The adoption of ultra-high bypass ratio (UHBPR) engines has been long recognised to bring about reduction of specific fuel consumption and noise emission. In the need to fulfil ambitious environmental targets and mitigate the aviation sector impact, they represent a smoother technology change, compared to futuristic aircraft designs featuring electric, distributed and boundary layer ingesting propulsion. However, the challenges related to UHBPR adoption can prevent a real system performance improvement, due to interdependent counteracting factors and enhanced interference between engine and airframe. This paper reviews the installation effects on underwing-mounted UHBPR turbofan engines, first presenting the cycle design studies and how they are affected by considering integration. The advancements in nacelle components modelling and optimisation are then reviewed, where new numerical models, statistical methods and optimisation algorithms are employed to tackle the inherently multi-objective problems. The computational estimation of installation effects and the studies on optimal engine position are also presented, highlighting the overall effect on the aerodynamic characteristics. Finally, the wind tunnel tests using powered engine simulators are discussed. The tools developed to quantify the thrust and drag figures of installed propulsors and obtain indications on their best underwing location now allow quite accurate estimations, both in numerical and experimental simulations. The higher level of interaction and the increased mutual sensitivity of engine operation and wing flow field, however, suggest the need to elaborate closely coupled methods to correctly replicate these effects and an assessment of current wind tunnel practices for the design and operation of powered engine simulators

A review of installation effects of ultra-high bypass ratio engines

Andrea Magrini;Ernesto Benini;
2020

Abstract

The adoption of ultra-high bypass ratio (UHBPR) engines has been long recognised to bring about reduction of specific fuel consumption and noise emission. In the need to fulfil ambitious environmental targets and mitigate the aviation sector impact, they represent a smoother technology change, compared to futuristic aircraft designs featuring electric, distributed and boundary layer ingesting propulsion. However, the challenges related to UHBPR adoption can prevent a real system performance improvement, due to interdependent counteracting factors and enhanced interference between engine and airframe. This paper reviews the installation effects on underwing-mounted UHBPR turbofan engines, first presenting the cycle design studies and how they are affected by considering integration. The advancements in nacelle components modelling and optimisation are then reviewed, where new numerical models, statistical methods and optimisation algorithms are employed to tackle the inherently multi-objective problems. The computational estimation of installation effects and the studies on optimal engine position are also presented, highlighting the overall effect on the aerodynamic characteristics. Finally, the wind tunnel tests using powered engine simulators are discussed. The tools developed to quantify the thrust and drag figures of installed propulsors and obtain indications on their best underwing location now allow quite accurate estimations, both in numerical and experimental simulations. The higher level of interaction and the increased mutual sensitivity of engine operation and wing flow field, however, suggest the need to elaborate closely coupled methods to correctly replicate these effects and an assessment of current wind tunnel practices for the design and operation of powered engine simulators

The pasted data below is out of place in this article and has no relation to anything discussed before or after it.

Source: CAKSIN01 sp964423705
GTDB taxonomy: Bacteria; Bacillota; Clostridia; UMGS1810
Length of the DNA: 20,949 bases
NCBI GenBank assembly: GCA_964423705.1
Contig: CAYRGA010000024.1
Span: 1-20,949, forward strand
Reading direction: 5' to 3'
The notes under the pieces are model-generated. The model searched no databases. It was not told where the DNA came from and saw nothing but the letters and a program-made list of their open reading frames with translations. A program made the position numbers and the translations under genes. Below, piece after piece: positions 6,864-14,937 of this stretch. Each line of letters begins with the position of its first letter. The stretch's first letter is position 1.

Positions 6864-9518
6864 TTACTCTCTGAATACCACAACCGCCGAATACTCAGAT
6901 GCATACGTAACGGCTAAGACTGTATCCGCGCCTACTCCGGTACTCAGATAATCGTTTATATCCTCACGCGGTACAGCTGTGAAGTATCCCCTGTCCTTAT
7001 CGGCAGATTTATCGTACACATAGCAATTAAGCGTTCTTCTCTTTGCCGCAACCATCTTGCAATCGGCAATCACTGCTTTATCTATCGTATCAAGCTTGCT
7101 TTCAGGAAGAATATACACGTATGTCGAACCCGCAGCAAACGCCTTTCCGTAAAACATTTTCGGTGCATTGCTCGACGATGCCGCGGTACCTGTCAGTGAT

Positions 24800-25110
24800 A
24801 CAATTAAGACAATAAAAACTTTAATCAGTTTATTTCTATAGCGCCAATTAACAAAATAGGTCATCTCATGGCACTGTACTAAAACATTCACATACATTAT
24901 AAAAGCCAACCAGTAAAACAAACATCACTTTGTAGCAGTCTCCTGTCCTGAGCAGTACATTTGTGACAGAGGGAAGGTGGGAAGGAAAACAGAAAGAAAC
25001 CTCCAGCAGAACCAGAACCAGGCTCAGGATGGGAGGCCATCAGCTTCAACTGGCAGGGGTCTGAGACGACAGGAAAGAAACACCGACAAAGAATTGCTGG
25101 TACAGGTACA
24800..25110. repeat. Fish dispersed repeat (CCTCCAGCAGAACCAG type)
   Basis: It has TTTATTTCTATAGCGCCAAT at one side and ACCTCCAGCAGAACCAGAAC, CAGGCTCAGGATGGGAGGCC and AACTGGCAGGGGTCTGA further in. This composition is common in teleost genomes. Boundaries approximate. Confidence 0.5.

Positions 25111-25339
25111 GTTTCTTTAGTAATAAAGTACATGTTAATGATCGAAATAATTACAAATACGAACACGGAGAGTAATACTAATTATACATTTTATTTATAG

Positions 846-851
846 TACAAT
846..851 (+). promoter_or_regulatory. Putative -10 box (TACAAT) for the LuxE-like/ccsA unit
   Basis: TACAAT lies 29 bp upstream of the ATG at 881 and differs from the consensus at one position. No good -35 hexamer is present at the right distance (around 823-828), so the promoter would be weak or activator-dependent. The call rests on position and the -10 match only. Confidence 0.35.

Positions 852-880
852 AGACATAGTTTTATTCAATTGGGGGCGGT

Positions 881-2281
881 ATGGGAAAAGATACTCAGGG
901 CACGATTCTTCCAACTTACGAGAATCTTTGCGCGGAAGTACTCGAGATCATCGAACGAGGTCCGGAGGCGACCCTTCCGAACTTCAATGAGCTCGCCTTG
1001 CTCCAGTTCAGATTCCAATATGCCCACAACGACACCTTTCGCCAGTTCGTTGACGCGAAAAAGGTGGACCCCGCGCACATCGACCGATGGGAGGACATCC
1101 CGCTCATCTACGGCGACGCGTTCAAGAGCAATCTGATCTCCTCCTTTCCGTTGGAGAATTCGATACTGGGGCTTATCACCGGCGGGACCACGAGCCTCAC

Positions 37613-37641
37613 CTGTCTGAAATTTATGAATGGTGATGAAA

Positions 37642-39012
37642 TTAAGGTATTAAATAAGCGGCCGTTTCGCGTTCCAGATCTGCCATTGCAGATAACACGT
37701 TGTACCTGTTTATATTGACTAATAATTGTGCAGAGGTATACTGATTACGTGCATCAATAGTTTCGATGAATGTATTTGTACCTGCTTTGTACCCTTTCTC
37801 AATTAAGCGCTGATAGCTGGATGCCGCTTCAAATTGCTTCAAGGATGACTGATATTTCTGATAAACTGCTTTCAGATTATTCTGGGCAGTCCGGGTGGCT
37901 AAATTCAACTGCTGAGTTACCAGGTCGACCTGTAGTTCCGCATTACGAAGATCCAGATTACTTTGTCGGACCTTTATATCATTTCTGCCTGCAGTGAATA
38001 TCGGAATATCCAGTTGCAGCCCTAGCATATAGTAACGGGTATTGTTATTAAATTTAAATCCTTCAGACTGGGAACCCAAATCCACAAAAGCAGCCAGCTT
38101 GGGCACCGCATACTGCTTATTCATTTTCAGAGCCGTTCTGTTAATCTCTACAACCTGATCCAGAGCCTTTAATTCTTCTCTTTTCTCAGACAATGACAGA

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Utilizza questo identificativo per citare o creare un link a questo documento: https://hdl.handle.net/11577/3359137
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